March 15, 2004
Mar/Apr 2004 -- Approximately 300 U.S. sheep industry members from around the country convened in Sacramento, Calif., Jan 21-24 for the combined 2004 American Sheep Industry Association (ASI) / National Lamb Feeders Association (NLFA) Convention.
The joint ASI/NLFA convention was the second of its kind. However, two additional national organizations -- the American Lamb Board and National Sheep Industry Improvement Center - met in conjunction with ASI and NLFA this year.
Major topics of discussion by the ASI board of directors included:
- County-of-Origin-Labeling (COOL), with the ASI board of directors continuing their strong support for a mandatory program, but dropping their former support for a prohibition of packer ownership of livestock;
- Animal identification, with support for a national effort, but only with consideration of several key factors including economics and the existing ID program under the Scrapie Eradication program; and
- Mandatory Price Reporting, with support to reauthorize the Mandatory Price Reporting system for lamb, which sunsets in 2004.
Board members and convention attendees also approved efforts by ASI's Strategic Planning Task Force to update or establish a foundation for education, research and information industry programs. The current Sheep Heritage Foundation, which utilizes industry donations for the annual awarding of a scholarship to a graduate student, is essentially depleted of funding. The task force therefore spearheaded the rebirth of Associate Memberships, and is greatly appreciative of all associated industry that joined together to work on common goals and participated with ASI.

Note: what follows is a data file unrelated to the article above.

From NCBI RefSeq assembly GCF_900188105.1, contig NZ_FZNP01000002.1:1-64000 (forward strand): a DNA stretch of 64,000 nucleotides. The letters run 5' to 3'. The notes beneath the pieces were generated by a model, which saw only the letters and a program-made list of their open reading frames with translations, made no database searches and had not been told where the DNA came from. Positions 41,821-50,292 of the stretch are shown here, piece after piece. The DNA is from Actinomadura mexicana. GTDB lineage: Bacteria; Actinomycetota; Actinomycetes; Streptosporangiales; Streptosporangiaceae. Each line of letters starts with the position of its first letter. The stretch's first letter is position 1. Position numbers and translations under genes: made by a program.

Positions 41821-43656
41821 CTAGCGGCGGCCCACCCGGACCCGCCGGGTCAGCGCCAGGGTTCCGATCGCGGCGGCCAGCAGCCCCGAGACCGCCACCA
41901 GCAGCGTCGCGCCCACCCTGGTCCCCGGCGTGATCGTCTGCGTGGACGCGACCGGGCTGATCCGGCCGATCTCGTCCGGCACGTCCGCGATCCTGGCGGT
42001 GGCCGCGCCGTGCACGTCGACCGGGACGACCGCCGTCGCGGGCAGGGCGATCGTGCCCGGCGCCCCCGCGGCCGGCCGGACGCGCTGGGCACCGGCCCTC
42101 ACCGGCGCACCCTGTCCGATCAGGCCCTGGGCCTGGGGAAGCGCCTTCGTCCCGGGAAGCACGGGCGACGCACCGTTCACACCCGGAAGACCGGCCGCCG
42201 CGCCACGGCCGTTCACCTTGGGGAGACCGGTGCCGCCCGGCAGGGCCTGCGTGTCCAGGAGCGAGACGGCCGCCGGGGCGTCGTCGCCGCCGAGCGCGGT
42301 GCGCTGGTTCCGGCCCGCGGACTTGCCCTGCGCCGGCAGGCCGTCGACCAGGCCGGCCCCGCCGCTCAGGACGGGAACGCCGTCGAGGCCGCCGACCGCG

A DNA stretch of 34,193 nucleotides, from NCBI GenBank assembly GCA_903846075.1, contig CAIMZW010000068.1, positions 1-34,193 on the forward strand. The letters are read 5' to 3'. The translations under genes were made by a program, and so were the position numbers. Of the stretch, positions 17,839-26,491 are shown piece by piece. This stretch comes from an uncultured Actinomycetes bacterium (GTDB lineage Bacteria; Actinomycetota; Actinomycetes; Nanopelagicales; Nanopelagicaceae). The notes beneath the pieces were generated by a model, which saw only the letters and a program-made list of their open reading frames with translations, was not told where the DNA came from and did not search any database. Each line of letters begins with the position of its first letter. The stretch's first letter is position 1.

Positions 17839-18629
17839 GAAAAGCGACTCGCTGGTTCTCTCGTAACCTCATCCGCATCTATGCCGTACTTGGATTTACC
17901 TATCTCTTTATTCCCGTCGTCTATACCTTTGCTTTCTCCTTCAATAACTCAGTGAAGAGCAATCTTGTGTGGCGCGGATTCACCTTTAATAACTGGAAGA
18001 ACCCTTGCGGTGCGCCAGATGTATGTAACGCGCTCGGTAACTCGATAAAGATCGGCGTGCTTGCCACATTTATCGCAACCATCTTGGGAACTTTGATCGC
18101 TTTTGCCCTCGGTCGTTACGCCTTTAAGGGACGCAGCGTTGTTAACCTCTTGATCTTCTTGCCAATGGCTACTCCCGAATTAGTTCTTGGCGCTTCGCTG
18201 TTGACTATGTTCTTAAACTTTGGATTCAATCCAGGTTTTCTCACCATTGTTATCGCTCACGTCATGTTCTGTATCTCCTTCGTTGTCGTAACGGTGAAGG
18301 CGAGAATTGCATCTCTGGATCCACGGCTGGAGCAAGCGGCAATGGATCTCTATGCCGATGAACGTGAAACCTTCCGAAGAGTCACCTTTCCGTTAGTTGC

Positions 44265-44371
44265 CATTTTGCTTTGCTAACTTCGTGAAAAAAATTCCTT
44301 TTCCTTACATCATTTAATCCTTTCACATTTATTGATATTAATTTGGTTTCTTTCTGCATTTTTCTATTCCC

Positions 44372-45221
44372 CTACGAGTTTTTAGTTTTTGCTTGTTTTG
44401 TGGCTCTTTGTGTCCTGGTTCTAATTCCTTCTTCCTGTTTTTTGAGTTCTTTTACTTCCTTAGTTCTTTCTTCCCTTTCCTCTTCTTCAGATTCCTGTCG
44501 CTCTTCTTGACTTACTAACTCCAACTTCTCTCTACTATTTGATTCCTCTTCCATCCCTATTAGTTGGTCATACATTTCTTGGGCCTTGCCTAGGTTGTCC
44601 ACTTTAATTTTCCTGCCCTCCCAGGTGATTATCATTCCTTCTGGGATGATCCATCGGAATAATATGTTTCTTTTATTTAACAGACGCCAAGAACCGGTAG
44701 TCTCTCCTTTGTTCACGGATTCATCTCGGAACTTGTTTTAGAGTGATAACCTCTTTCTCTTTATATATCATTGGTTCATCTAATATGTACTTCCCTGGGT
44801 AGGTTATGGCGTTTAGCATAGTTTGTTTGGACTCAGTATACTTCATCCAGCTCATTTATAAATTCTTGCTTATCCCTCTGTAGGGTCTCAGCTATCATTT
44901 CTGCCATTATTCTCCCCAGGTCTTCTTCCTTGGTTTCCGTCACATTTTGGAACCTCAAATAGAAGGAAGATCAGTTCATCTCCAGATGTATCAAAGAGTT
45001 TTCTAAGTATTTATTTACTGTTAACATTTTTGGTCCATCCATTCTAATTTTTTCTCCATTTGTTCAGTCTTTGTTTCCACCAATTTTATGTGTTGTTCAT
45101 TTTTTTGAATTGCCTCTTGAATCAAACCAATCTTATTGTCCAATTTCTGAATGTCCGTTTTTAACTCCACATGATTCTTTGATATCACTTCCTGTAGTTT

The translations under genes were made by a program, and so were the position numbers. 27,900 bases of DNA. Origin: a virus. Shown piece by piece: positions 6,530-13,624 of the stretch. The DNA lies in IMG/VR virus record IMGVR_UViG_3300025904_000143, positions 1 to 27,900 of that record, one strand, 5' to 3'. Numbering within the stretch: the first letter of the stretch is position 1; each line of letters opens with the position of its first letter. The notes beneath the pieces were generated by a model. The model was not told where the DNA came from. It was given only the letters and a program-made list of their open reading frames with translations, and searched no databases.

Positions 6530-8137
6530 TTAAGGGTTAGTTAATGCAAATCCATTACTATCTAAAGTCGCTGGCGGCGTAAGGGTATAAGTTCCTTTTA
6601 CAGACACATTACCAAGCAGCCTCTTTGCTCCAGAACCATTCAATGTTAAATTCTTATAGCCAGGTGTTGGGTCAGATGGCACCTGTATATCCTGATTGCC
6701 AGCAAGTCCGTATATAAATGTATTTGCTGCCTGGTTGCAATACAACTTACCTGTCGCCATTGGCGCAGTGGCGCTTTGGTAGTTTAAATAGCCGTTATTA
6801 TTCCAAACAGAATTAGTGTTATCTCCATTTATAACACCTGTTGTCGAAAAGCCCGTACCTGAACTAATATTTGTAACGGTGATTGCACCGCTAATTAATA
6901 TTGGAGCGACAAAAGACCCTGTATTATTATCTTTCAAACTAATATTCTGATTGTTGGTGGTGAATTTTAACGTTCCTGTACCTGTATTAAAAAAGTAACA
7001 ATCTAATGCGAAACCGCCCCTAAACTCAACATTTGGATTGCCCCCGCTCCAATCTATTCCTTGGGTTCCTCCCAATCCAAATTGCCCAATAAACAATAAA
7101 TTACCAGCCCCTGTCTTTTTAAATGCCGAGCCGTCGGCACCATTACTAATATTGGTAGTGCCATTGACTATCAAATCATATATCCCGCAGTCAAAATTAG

In the international arena, Steve Shnitzler, deputy director of dairy, livestock and poultry, U.S. Department of Agriculture Foreign Agricultural Service, reported that he was particularly pleased to address the board on Friday, January 23, as it was the day that FAS was issuing an invitation for applications for export assistance programs.
"Last year we allocated more than $550,000 to the sheep industry," reported Shnitzler of ASI's efforts in FAS-funded programs such as Market Access Program, Quality Samples Program and Foreign Market Development Cooperator Program. "We're really pleased with the work ASI has done with this funding -- both in maintaining markets and establishing new ones."
Also providing input was a panel of international sheep industry representatives from Canada, New Zealand and Australia. Andrew Burtt, Meat New Zealand regional manager, North America, and Ian Feldtmann, president, Sheepmeat Council of Australia, reported on the severe loss of sheep numbers in New Zealand and Australia and the impact of the weaker U.S. dollar. Randy Eros, president of the Canadian Sheep Federation, reported on the growth of the Canadian sheep industry as well as the pressure it has endured due to the loss of its live lamb export market to the United States in 2003.
Capping off the presentations were those made by representatives of the American Lamb Board, who highlighted programs conducted to date as well as those slated for upcoming months.
USDA Under Secretary of Marketing and Regulatory Programs Bill Hawks announced the department's decision to extend the retained ewe-lamb program through fiscal year 2004. The high-priority program is key to industry efforts to continue the positive gains in the U.S. breeding ewe inventory.
"The attitude and optimism in the U.S. sheep industry was very apparent in the large attendance and the positive announcements and decisions that were made at this industry-wide convention," commented ASI President and Ohio sheep producer Guy Flora.